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Art Basel in Miami Beach

Russian collectors at Art Basel/Miami Beach

“It’s like a supermarket”

Miami Beach. Russian collectors have been hitting the headlines with their art purchases in recent years, mostly buying at auction, which is traditionally seen as a lower risk entry to the art market for new collectors. But there was a sharp rise in the numbers attending the Art Basel/Miami Beach at the fair’s latest edition in December. One reason for this was an exhibition of Russian art, “Modus R”, organised by the Cultural Mission Foundation, a Moscow-based institution established in 2005 to promote Russian art abroad.

The exhibition included work from St Petersburg dealer Marina Gisich and Moscow galleries Aidan, Regina, Stella, and XL. “In Russia, people are only starting to collect,” said Semyon Mikhailovsky, co-organiser of the show. “They came to this fair to see how it works. They want to be part of the scene.”

The Russian collectors included Janna Bullock, the president of RIGroup, a privately-owned development company based in New York and Moscow. She says she started collecting five years ago. “I come here to educate myself, to see where the market is going, what is selling, what medium is important,” she said.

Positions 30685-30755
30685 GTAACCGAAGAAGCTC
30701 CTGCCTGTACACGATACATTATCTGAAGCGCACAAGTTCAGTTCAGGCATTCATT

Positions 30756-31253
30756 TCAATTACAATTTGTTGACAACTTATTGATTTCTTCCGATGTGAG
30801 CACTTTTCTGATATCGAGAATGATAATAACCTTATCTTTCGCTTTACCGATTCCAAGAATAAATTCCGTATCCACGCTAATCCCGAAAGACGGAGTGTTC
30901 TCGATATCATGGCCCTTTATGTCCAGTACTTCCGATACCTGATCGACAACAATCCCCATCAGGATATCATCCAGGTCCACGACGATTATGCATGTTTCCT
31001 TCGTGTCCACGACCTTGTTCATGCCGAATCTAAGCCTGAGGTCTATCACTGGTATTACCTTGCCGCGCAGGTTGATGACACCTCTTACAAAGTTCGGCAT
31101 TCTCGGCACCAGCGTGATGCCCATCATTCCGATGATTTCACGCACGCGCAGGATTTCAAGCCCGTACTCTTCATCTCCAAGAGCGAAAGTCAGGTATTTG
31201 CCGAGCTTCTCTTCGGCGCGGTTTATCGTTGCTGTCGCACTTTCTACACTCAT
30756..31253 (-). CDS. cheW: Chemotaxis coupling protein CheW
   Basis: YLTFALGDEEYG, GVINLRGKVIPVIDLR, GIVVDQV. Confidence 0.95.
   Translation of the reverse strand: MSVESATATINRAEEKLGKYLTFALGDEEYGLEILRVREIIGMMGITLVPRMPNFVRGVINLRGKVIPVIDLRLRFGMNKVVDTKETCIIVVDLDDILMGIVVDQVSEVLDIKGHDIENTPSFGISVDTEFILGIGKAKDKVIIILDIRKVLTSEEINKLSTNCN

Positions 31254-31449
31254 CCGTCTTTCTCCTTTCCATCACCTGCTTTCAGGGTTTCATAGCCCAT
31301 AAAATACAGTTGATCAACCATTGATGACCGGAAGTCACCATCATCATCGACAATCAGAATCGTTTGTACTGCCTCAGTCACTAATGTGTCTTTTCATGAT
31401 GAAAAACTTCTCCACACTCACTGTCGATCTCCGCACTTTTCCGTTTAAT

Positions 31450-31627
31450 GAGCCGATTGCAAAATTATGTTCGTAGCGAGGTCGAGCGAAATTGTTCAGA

She says she has bought around 300 works by Warhol, Basquiat, Haring, Nevelson, Anselm Kiefer, Andreas Gursky, Thomas Demand, Kiki Smith, and Yoshitomo Nara for her foundation, as well as a 1950s Picasso. Ms Bullock attends the Florida fair every year. “It’s phenomenal,” she says. “It’s like a supermarket.”

Another Russian present at the fair was Stella Kay, the wife of a Russian businessman, who runs two galleries in Moscow and has amassed around 100 pieces by international contemporary artists including Andy Warhol, Robert Mapplethorpe, Alex Katz, David Salle, Spencer Tunick and Marc Quinn.

However, there were no sightings of the much-publicised oligarchs at the fair. “They are too busy or too arrogant to come to fairs,” said Ms Bullock. “They have hired top international curators for their collections because they believe the Russian art market does not have anyone with the experience needed to build a sophisticated collection,” she adds. One dealer told The Art Newspaper that most galleries never sell to the Russian oligarchs. “They think everyone is trying to cheat them. They want to negotiate and start at 50%, believing that is your mark up. It is just too difficult,” he says.

Originally appeared in The Art Newspaper as “It’s like a supermarket”

Appeared in The Art Newspaper Archive, 176 January 2007